Definition of Autism Spectrum Disorder (ASD)
Autism Spectrum Disorder (ASD) is a lifelong developmental disability that affects how a person communicates with, and relates to, other people. It also affects how they make sense of the world around them.
It is a spectrum condition and whilst all people with Autism share certain difficulties, their condition will affect them in different ways. Some people with Autism are able to live independent and successful lives, whereas others may have accompanying learning disabilities and need a lifetime of specialist support. People with autism may also experience over or under sensitivity to sounds, touch, taste, smell, light or colour.
Asperger syndrome is a form of autism. People with Asperger syndrome are often of average or above average intelligence. They have fewer problems with speech but may still have difficulties with understanding social situations and processing language.
Signs and symptoms of ASD
The condition can cause a wide range of symptoms, the main ones being:
Problems and difficulties with social interaction, such as a lack of understanding and awareness of other peoples’ emotions and feelings.
Impaired language and communication skills, such as delayed language development and an inability to start conversations or take part in them properly.
Unusual patterns of thought and physical behaviour.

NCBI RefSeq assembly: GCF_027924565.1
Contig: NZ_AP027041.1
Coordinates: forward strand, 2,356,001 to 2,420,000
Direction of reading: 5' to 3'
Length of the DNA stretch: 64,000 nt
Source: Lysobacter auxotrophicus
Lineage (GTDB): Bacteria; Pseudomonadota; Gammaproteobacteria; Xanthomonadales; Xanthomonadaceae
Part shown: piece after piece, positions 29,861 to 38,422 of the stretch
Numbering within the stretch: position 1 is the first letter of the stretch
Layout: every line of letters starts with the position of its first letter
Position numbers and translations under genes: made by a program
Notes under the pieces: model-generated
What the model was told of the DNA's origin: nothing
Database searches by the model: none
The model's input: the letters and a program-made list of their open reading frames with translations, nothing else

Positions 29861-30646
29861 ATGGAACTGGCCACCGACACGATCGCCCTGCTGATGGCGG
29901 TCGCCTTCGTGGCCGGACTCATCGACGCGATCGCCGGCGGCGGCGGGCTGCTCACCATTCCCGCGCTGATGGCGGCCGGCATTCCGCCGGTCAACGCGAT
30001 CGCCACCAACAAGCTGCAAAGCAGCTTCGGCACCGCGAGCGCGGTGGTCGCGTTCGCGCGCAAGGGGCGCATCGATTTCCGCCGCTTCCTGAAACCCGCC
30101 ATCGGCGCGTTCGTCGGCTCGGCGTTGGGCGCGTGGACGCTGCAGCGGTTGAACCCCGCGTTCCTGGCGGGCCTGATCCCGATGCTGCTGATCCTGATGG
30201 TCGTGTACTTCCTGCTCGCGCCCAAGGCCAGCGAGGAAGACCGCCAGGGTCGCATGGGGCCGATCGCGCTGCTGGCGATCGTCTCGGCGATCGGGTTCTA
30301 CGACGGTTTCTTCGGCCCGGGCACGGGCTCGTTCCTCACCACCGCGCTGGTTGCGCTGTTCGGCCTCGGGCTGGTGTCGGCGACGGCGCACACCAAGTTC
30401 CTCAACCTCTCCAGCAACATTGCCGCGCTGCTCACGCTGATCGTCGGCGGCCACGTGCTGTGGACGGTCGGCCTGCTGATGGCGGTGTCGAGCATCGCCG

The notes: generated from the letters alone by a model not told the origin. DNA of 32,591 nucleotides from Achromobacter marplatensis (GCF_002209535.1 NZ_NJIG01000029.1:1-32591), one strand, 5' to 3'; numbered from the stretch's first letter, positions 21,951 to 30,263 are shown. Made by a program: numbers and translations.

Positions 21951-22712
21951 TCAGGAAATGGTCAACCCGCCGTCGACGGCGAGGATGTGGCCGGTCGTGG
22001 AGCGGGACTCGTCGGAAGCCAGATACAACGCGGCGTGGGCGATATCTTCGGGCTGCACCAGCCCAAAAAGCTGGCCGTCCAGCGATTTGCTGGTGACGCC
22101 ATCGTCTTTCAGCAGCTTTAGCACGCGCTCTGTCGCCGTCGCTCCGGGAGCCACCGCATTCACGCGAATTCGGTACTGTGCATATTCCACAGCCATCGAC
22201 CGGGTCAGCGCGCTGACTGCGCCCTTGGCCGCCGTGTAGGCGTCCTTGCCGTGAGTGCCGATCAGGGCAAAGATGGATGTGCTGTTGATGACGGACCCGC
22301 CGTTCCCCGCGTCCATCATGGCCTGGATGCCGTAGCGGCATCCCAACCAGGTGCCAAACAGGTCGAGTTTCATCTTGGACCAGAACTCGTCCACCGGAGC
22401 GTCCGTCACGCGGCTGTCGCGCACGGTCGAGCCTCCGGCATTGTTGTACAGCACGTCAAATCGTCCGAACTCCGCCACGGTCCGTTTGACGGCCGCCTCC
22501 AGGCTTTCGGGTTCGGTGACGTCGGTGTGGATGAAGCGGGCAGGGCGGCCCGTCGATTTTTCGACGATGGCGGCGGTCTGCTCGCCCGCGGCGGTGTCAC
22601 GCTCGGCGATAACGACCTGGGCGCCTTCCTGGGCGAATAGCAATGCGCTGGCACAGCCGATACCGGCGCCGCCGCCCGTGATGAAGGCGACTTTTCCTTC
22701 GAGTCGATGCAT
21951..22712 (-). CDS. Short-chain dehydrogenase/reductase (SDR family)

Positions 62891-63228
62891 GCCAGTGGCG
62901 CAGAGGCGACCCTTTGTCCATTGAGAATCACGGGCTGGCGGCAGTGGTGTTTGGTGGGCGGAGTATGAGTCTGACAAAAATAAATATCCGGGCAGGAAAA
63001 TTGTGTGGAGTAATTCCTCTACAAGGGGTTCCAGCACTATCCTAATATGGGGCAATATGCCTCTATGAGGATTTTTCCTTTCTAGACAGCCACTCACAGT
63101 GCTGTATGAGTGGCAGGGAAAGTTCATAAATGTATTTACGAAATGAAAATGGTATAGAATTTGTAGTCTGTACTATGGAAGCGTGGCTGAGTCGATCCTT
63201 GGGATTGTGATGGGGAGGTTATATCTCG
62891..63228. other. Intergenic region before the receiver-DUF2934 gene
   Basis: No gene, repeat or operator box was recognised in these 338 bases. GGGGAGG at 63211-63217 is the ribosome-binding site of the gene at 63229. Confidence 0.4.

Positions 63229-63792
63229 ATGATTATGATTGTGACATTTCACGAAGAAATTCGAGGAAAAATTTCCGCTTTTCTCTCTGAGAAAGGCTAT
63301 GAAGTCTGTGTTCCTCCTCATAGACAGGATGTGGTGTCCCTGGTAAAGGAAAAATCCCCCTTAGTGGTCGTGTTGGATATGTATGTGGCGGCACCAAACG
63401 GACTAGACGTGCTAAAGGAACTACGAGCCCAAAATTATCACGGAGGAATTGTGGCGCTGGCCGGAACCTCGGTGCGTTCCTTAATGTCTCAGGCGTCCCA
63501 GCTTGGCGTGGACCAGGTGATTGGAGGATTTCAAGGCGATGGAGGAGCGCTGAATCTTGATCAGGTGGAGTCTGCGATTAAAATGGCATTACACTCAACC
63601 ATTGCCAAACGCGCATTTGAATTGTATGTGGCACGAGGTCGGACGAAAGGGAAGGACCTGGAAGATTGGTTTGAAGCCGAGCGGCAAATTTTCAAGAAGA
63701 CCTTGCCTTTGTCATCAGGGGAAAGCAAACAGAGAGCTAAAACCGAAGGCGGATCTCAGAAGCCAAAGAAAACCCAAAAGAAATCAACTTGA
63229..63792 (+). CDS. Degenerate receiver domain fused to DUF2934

This includes making repetitive physical movements, such as hand tapping or twisting. Set routines of behaviour may develop and upset can be caused if the routines are broken.
For children this can often result in an obsession over a type of toy or type of food.
For adults it can result in difficulty when placed in social situations such as a party.
Treatment of Autism
At present there is no ‘cure’ for Autism, however treatment often comes in the form of different types of therapies, such as educational and behavioural programmes.
Each clinician at our centre has their own approach to assessments and treatment, and may tailor their approach depending on the patient's clinical presentation.
Formal diagnoses of Autism may require more specialised assessment appointments to undertake an ADI-R or 3Di-sv interview, and an ADOS-2 assessment with the patient. Please contact our office for further details or ask our clinician during an appointment.
Please find below an outline of potential elements that may form part of the assessment process:
Some questionnaires may be required to be completed by yourself or other 3rd parties (such as your child's teacher(s) if you are in agreement), during the assessment appointment(s) process.
(For children) we require any contact with school to be arranged via yourself, as neither our clinician nor office will contact your child's school directly.
Weight, height, pulse and blood pressure may potentially be taken (if applicable), or if the appointment is via Zoom, you may be asked to arrange this before or after an appointment.
Depending on the patient's (and family's) medical history, an electrocardiogram (ECG) and/or blood tests may be required. If so, any such tests are not included within our centre's fees and are payable directly to the relevant clinics whom undertake them.
Psychoeducation strategies may be offered and in addition some written resources may be provided.
Medication may potentially be discussed and prescribed during the assessment process if relevant consent obtained.
Further assessment appointments such as potentially an ADI-R or 3Di-sv interview and an ADOS-2 assessment may be required. If so, these assessments would be an additional charge. Please contact our office for further information.